Sharjah: A 47-year-old widow is running from pillar to post after facing rejections from the insurers of her late husband.
Farzana Anwar Ansari, a nurse, claims she now faces a blank wall, unable to get compensation from two life insurance schemes her husband had taken and paid premiums for while he was still alive.
She said that despite being the legal beneficiary on both the life insurance plans, she is unable to claim compensation.
Ansari, from Nagpur, India, works as a nurse in a private hospital in Sharjah. Her late husband, Anwar Ansari (previously C.A. Anil Kumar, before he converted to Islam) had taken two life insurance policies while he was alive.
A diabetic with a heart-condition, Ansari wanted to secure his loved ones in case anything untoward was to happen to him.
That was not to happen. His widow is now saying her claims for compensation were rejected by her husband's insurers. He died at the age of 47 in May 2017.
Speaking to Gulf News, Farzana, who earns a salary of Dh1,500 a month, said she is in a desperate financial situation and does not know where to go next to claim her husband’s insurance.
Dh1,500salary of Farzana Anwar Ansari, who works as a nurse in a private hospital in Sharjah
"I tried reaching out to the insurance companies for the compensation but to no avail. One of the companies sent me an email that I am not eligible for a compensation as my husband did not complete the premium. As far as I know he kept paying his premiums regularly," Farzana told Gulf News.
A plan taken out with MetLife in the name of policy holder CA Anil Kumar carries a compensation of Dh1.2 million, said Farzana. An insurance cover for death due to natural causes amounting Dh1 million among others, according to Farzana, adding she is the main beneficiary in the insurance contract.
A MetLife spokesperson told Gulf News: “After careful review of the client’s insurance policy, MetLife can confirm that we do not hold any liability in the case of the late policy holder. We have contacted the beneficiary, and addressed all her questions and concerns about her late husband’s policy, clarifying any doubts or queries that arose from this case. At this point, we cannot provide any further information for confidentiality reasons.”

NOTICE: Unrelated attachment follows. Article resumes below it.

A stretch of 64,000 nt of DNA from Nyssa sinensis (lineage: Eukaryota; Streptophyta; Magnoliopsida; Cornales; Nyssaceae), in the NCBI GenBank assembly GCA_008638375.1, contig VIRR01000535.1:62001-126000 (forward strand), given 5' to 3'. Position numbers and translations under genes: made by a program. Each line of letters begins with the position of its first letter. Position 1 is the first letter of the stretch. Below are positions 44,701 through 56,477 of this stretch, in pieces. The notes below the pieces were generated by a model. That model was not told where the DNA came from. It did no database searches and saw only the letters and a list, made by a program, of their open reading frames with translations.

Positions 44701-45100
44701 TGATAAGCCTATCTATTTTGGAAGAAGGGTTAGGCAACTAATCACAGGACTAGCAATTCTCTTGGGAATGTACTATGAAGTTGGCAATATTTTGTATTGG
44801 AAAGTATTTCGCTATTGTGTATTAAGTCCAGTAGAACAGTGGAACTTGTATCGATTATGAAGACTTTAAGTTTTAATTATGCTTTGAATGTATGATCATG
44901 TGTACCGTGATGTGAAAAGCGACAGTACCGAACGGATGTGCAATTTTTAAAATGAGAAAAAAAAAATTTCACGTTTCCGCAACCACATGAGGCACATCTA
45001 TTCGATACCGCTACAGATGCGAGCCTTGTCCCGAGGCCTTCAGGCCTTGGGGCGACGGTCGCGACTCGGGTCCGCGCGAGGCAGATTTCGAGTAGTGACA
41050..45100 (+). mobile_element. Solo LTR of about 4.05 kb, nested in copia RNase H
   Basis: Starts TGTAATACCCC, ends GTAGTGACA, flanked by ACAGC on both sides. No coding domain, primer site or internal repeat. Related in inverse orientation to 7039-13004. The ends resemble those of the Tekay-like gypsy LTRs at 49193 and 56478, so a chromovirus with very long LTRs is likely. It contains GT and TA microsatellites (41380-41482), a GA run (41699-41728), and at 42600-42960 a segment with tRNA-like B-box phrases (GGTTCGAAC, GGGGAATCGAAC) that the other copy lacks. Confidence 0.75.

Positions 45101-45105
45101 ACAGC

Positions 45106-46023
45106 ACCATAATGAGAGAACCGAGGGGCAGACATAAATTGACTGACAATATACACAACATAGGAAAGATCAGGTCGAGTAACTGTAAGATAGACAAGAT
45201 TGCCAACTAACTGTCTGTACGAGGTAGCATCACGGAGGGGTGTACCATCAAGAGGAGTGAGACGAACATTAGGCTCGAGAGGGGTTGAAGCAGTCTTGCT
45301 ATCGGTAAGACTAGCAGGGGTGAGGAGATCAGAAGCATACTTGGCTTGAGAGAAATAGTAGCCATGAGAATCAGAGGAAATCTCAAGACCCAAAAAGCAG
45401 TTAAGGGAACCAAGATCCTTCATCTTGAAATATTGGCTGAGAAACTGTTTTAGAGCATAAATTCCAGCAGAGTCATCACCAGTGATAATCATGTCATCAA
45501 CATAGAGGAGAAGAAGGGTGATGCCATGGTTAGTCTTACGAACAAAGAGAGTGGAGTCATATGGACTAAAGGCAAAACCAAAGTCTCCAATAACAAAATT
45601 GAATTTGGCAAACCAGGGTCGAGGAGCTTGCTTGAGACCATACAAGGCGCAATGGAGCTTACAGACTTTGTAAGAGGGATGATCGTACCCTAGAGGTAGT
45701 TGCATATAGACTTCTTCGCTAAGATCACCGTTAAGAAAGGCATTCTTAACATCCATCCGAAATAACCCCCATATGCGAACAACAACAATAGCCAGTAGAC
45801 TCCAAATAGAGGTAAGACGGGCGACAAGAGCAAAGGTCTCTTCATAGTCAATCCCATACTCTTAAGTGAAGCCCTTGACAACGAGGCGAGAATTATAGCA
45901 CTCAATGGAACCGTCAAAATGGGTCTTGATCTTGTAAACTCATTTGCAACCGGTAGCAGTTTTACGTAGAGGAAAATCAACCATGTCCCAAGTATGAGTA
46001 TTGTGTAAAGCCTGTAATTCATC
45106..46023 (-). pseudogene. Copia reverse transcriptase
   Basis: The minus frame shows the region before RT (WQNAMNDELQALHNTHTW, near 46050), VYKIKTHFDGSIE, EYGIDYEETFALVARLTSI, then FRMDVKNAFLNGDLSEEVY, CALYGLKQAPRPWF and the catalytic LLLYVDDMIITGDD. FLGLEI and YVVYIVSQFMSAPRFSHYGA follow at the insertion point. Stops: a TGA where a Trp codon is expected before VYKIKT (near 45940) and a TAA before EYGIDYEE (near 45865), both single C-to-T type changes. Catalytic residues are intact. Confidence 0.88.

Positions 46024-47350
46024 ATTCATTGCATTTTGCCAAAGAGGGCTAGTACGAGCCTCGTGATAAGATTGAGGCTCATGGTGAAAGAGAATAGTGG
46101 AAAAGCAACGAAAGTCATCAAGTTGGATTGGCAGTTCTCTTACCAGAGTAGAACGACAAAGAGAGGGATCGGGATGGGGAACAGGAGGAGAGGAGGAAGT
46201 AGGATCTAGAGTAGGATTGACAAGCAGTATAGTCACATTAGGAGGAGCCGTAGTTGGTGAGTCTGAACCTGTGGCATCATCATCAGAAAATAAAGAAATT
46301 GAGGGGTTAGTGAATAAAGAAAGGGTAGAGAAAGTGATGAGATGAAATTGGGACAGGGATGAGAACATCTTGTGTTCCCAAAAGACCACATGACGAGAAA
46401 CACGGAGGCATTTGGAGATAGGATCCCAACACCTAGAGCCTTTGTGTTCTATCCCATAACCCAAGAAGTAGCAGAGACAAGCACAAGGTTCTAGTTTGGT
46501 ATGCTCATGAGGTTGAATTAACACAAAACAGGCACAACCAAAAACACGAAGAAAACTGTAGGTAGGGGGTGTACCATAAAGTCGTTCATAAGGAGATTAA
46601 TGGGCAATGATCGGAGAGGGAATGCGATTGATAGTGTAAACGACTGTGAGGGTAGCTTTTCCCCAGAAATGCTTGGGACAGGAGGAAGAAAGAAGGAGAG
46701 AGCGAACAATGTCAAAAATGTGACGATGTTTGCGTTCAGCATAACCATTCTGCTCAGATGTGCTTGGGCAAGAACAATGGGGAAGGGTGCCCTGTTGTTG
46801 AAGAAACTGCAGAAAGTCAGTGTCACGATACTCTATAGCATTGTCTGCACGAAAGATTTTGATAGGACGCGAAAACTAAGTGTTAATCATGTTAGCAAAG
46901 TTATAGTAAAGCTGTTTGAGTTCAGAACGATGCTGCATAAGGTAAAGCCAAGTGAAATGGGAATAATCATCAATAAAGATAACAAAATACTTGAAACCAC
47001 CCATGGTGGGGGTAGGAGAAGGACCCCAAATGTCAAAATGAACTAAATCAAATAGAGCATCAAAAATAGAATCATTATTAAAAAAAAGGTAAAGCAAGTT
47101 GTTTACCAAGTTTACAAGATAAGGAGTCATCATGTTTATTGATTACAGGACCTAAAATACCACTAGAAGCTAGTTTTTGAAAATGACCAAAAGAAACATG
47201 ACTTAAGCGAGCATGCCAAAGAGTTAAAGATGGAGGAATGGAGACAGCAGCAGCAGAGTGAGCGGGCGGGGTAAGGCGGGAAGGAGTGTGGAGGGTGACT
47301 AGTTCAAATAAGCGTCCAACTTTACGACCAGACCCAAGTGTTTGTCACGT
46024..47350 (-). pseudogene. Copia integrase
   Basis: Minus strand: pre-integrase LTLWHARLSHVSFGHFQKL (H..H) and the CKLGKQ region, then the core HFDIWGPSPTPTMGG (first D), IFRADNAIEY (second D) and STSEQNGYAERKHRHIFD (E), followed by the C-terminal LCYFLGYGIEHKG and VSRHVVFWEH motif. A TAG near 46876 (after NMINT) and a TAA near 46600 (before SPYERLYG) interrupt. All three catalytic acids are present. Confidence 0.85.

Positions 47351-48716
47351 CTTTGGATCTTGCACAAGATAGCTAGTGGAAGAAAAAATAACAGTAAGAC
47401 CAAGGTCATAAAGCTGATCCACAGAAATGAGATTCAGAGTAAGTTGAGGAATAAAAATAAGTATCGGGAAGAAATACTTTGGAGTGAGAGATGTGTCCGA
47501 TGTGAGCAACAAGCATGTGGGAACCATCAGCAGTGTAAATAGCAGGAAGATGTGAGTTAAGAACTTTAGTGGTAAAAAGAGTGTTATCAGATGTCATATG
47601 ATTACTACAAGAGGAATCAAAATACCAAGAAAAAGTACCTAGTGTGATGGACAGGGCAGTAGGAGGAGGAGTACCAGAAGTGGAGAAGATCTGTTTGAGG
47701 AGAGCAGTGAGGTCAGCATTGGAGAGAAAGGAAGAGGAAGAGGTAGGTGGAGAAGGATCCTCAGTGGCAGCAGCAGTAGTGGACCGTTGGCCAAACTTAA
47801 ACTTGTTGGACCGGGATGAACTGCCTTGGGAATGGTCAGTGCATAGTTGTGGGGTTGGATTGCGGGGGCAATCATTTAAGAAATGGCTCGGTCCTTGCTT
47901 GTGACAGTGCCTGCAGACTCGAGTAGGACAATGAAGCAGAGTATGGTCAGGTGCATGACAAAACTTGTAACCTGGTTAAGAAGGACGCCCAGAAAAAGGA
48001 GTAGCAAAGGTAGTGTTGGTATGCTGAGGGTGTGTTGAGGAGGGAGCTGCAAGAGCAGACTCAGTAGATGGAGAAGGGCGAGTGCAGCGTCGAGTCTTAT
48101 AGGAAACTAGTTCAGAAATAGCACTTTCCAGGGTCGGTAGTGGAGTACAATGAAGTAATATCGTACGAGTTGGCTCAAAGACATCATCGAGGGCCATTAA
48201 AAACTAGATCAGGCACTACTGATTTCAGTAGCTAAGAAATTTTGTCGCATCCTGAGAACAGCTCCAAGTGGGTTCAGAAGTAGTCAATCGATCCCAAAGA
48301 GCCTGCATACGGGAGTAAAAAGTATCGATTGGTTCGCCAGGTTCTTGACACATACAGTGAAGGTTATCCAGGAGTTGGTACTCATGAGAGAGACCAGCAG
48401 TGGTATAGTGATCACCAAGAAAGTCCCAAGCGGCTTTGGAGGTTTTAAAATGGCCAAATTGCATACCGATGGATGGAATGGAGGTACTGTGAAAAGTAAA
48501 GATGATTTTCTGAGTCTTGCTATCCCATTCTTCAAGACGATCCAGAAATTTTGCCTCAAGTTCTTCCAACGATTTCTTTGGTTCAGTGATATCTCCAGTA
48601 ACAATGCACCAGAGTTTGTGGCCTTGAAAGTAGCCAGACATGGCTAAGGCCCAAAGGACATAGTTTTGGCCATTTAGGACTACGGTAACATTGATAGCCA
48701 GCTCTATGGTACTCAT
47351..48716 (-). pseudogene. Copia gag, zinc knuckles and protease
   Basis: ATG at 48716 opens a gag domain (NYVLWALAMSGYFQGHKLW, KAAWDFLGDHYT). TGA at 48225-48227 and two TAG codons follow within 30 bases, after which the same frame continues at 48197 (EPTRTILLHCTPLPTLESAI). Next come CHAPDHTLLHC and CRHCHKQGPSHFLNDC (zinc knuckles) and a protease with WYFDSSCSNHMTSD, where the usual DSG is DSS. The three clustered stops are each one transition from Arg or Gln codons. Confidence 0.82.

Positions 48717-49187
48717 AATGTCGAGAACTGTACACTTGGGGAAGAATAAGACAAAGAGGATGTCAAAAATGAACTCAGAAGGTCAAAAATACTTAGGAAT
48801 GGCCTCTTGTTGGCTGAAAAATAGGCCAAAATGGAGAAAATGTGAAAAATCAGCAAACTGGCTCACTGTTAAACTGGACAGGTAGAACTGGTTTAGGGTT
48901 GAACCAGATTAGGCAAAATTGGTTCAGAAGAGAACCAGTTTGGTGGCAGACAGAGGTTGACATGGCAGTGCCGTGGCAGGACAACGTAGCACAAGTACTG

After careful review of the client’s insurance policy, MetLife can confirm that we do not hold any liability in the case of the late policy holder. We have contacted the beneficiary, and addressed all her questions and concerns about her late husband’s policy, clarifying any doubts or queries that arose from this case. At this point, we cannot provide any further information for confidentiality reasons
Another insurance by Farzana’s late husband on an international protector plan with Friends Provident International carries a life cover of $50,000 (around Dh183,000).
A critical illness cover is to the tune of $25,000 (around Dh92,000).
Similarly, the beneficiary in the plan is Farzana.
'Read the fine print'
Meanwhile, Mohammed Seghir, CEO of AXA Green Crescent warned insurance applicants and prospective life insurance takers, to carefully read the fine print before signing on the dotted line.
“We always recommend this and, if needed, even visit the insurance companies to get more clarity on the contract."
"For instance, an ex-gratia can be considered in some contracts if the reason for non-payment of premium is sincere and independent from insured’s will. The key thing is that there is not one generic life insurance policy, so most of them are different from each other.”
Ex-gratia means a payment being done from a sense of moral obligation, rather than because of any legal requirement.
Salam Pappinisseri, a legal representative of Ali Ibrahim Advocates and Legal Consultants, advised Farzana to approach the UAE Insurance Authority.
“They will advise (her) on the next course she can take.”